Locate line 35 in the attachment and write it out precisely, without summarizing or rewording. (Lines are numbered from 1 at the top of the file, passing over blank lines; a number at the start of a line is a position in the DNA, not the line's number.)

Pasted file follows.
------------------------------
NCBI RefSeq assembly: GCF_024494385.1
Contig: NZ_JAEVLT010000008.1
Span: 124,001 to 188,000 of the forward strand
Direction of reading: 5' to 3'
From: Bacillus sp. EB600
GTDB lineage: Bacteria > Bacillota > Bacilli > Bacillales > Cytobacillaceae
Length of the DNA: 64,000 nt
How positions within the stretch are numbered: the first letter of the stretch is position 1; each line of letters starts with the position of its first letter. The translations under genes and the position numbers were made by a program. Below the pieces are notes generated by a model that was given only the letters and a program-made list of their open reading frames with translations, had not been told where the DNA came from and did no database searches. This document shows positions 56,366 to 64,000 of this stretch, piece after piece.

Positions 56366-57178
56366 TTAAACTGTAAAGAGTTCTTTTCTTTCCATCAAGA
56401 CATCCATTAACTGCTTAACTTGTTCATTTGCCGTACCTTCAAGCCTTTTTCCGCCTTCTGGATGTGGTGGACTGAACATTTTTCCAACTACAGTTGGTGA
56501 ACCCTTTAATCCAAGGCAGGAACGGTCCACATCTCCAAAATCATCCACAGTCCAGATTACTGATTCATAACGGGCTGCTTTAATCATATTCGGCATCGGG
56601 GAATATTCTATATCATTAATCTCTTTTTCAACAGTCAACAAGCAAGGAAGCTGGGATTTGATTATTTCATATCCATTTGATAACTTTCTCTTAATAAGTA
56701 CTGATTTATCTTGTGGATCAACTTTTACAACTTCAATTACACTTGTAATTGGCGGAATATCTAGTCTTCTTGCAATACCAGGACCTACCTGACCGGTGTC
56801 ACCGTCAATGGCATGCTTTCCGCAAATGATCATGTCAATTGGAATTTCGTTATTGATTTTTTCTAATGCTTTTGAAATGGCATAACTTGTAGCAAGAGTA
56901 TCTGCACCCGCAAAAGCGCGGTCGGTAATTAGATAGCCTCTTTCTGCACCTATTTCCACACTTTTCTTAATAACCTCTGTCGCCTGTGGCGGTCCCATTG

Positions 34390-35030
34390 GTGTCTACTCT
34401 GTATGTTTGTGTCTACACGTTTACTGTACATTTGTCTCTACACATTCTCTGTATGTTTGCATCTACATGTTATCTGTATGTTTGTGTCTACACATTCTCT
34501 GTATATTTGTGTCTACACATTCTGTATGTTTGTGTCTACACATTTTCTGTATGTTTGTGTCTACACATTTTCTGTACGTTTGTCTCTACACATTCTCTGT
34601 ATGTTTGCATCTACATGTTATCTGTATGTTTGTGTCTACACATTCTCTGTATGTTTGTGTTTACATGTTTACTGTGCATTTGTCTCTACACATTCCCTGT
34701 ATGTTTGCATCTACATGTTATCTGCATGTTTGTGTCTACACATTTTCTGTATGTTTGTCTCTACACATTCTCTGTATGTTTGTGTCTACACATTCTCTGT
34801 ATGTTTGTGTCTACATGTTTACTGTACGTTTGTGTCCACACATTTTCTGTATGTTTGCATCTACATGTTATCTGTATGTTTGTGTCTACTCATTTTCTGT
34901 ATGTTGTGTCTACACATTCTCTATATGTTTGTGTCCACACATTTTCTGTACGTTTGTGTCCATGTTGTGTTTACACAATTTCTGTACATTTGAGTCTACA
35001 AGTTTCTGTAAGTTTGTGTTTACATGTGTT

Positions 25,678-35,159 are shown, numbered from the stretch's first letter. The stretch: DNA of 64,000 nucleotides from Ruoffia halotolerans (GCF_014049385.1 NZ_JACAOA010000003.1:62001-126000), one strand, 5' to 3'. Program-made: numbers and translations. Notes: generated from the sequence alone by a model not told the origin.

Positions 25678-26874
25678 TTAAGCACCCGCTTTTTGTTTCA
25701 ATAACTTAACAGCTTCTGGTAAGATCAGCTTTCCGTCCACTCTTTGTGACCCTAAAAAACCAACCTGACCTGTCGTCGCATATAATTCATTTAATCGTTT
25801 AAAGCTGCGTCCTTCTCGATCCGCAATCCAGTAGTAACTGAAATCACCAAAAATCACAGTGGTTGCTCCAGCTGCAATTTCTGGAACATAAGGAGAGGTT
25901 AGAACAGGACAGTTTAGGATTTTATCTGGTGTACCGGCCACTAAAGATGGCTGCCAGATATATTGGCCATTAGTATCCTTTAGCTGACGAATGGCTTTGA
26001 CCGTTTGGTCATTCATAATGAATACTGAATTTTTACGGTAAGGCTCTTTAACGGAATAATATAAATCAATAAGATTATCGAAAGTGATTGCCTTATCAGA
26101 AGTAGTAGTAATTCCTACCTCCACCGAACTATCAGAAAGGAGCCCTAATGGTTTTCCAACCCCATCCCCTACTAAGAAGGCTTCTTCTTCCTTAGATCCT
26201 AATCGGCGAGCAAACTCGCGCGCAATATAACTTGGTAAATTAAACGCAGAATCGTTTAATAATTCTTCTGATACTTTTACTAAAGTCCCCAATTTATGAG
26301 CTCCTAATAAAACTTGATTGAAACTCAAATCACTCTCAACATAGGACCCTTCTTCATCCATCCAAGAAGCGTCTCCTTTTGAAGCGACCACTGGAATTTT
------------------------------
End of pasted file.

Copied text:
26301 CTCCTAATAAAACTTGATTGAAACTCAAATCACTCTCAACATAGGACCCTTCTTCATCCATCCAAGAAGCGTCTCCTTTTGAAGCGACCACTGGAATTTT